I believe that every fantasy artist has their own style of dragons, so I painted a personal piece about an aquatic dragon chasing dragon-riders.
The first thing I did was make a few paper sketches to work out the strongest composition. Once I had established the design, I painted my illustration in Photoshop using a graphics tablet.
Even though I use tools like layers and blend modes, the process is the same as in most traditional paintings; I paint from darker to lighter colours using round and chalk brushes, which help to make it look more realistic.
The hardest part of any digital artwork is the texture, and here I found the textures of the waves and the dragons’ scales particularly tough to make. My advice for those in a similar position is this: don’t be afraid of using references.
Referencing is a good way for you to achieve a realistic-looking and believable painting. You can study and mimic how waves react and what scales look like, and then apply this to your artwork.
Try not to over-texture your piece, as it will make your painting look flat and you’ll lose points of interest. You can also create texture by using colour and light to separate your focal points from the background; in my painting, the waves are less saturated and I have painted rim lights around the dragons’ and riders’ bodies to create depth.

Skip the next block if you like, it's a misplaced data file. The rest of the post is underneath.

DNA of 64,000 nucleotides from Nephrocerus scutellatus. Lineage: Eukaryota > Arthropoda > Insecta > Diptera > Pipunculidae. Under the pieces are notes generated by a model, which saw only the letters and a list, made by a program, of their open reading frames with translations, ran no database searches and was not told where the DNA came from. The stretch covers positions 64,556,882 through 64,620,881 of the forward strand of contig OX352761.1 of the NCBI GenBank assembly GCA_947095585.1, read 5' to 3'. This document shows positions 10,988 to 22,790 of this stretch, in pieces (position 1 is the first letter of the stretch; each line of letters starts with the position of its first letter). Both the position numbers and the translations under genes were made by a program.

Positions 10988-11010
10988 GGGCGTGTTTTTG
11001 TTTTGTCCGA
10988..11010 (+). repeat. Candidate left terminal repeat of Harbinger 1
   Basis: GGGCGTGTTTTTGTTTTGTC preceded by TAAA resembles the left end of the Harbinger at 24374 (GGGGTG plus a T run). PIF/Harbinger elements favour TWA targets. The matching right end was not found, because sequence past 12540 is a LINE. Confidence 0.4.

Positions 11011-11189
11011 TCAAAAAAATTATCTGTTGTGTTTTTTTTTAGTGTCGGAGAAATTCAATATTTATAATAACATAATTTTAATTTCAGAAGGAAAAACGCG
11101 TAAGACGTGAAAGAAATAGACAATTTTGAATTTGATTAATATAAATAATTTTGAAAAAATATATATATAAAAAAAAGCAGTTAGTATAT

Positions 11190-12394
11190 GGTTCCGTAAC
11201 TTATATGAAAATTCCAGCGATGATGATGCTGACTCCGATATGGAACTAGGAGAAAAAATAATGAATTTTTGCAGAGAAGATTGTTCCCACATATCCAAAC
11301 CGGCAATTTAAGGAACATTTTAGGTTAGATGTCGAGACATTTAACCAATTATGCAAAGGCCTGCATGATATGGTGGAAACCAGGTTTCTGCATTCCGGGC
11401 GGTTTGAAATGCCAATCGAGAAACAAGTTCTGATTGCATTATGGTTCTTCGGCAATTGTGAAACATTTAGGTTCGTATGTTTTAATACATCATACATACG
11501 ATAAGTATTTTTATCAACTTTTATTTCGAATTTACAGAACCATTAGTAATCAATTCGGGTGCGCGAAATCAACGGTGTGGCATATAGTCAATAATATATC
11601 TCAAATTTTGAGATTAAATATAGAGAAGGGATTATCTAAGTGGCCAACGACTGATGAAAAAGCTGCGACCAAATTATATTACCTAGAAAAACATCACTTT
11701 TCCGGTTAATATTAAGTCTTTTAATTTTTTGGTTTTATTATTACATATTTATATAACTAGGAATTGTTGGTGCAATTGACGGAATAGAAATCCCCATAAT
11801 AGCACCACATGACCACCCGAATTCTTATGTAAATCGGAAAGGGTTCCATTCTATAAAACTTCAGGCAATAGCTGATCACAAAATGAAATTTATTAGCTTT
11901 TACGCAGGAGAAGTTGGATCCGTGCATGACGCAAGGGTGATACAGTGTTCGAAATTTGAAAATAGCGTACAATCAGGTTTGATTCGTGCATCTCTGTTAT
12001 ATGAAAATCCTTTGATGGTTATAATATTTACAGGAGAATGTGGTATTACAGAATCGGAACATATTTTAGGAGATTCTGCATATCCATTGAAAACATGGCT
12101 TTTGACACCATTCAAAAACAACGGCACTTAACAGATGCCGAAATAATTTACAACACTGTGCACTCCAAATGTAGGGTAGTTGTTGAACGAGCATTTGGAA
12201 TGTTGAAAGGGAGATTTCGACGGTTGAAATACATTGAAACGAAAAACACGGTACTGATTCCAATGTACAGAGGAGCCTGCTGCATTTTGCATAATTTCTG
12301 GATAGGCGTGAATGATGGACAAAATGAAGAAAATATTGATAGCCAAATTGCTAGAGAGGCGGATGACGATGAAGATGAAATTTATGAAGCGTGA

An old image but still one of my favourites, Lady in the Forest is a great example of one of the ways in which you can create the illusion of natural light.
While it’s easier, in some respects, to nail down forms in a forest, I feel that the chaotic nature of light can be harder to pull off in this setting. As the light passes through countless leaves, dispersing or bouncing from surface to surface, it creates all kinds of nuances in colour.
In this case, I created the leaves using a square brush with the scattering set to maximum, then played around with the brush settings to re-create the effect of sunlight bursting through a canopy.
The rays are reflected gradients with some light colours set to Overlay or Colour Dodge. The figure was brought in at the very end to add scale and contrasting colours to the composition.